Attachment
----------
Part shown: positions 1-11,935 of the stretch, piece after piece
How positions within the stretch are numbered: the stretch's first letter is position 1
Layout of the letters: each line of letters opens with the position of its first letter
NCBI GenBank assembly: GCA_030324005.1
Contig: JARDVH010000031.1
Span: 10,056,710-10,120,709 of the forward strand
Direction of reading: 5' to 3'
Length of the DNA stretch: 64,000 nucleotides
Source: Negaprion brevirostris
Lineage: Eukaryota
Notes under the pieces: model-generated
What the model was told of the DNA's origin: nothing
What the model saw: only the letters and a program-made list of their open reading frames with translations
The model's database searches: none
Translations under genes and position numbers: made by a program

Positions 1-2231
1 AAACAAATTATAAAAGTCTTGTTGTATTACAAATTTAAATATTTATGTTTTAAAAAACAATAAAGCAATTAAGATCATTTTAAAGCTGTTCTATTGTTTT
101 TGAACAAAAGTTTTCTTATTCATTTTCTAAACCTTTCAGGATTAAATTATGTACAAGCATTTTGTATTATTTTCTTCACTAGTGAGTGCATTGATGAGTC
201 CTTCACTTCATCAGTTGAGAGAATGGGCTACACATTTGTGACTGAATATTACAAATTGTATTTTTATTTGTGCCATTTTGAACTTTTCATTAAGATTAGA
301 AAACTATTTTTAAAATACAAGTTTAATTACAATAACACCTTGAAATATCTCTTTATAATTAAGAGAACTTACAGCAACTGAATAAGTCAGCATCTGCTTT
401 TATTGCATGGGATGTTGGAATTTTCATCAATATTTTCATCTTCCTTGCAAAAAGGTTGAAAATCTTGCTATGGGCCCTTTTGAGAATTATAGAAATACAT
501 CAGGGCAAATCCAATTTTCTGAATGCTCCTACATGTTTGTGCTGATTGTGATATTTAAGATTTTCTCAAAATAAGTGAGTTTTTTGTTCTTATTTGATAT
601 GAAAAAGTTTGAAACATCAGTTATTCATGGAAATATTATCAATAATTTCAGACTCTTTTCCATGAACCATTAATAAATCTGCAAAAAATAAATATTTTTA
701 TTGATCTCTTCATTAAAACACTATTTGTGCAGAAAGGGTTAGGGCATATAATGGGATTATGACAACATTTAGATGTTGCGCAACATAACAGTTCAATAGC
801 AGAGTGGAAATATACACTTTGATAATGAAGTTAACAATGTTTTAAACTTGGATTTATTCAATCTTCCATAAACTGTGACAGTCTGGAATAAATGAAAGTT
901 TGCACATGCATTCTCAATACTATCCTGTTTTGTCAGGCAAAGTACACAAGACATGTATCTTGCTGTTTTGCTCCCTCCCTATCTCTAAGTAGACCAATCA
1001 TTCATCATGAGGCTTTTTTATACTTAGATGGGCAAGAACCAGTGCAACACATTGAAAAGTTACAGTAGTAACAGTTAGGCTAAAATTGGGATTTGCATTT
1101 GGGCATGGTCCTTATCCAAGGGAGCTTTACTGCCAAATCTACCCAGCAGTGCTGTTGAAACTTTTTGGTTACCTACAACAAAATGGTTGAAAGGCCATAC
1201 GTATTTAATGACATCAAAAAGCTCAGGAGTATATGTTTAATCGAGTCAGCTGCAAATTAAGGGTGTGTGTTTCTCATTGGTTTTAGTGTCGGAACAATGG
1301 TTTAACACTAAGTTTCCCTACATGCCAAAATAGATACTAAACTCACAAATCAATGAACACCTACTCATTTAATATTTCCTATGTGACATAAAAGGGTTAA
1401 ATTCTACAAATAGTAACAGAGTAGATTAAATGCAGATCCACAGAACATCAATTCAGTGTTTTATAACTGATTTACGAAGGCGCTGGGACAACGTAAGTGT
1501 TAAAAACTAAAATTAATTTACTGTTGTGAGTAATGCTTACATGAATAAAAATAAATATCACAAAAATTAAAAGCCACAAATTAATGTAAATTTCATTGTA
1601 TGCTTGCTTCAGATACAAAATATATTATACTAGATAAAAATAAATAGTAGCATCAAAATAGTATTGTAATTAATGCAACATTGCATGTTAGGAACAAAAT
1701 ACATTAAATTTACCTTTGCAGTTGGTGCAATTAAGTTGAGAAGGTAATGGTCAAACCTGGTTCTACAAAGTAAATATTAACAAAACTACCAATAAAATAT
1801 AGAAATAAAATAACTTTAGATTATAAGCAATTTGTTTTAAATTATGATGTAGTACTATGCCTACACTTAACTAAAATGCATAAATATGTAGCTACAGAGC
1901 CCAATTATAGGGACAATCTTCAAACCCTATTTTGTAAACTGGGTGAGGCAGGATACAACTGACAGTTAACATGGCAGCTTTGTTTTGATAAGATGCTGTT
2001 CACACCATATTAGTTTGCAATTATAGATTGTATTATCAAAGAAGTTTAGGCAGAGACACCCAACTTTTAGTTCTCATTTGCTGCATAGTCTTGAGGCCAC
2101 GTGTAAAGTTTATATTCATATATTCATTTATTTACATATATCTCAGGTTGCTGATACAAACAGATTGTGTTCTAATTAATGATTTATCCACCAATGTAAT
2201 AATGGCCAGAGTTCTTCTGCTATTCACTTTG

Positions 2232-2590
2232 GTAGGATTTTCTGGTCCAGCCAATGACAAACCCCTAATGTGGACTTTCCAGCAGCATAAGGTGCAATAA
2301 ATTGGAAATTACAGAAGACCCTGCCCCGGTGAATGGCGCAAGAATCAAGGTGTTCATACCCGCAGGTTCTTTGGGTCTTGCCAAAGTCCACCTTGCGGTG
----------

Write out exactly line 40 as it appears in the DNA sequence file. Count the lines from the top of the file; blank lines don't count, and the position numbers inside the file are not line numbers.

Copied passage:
Positions 2232-2590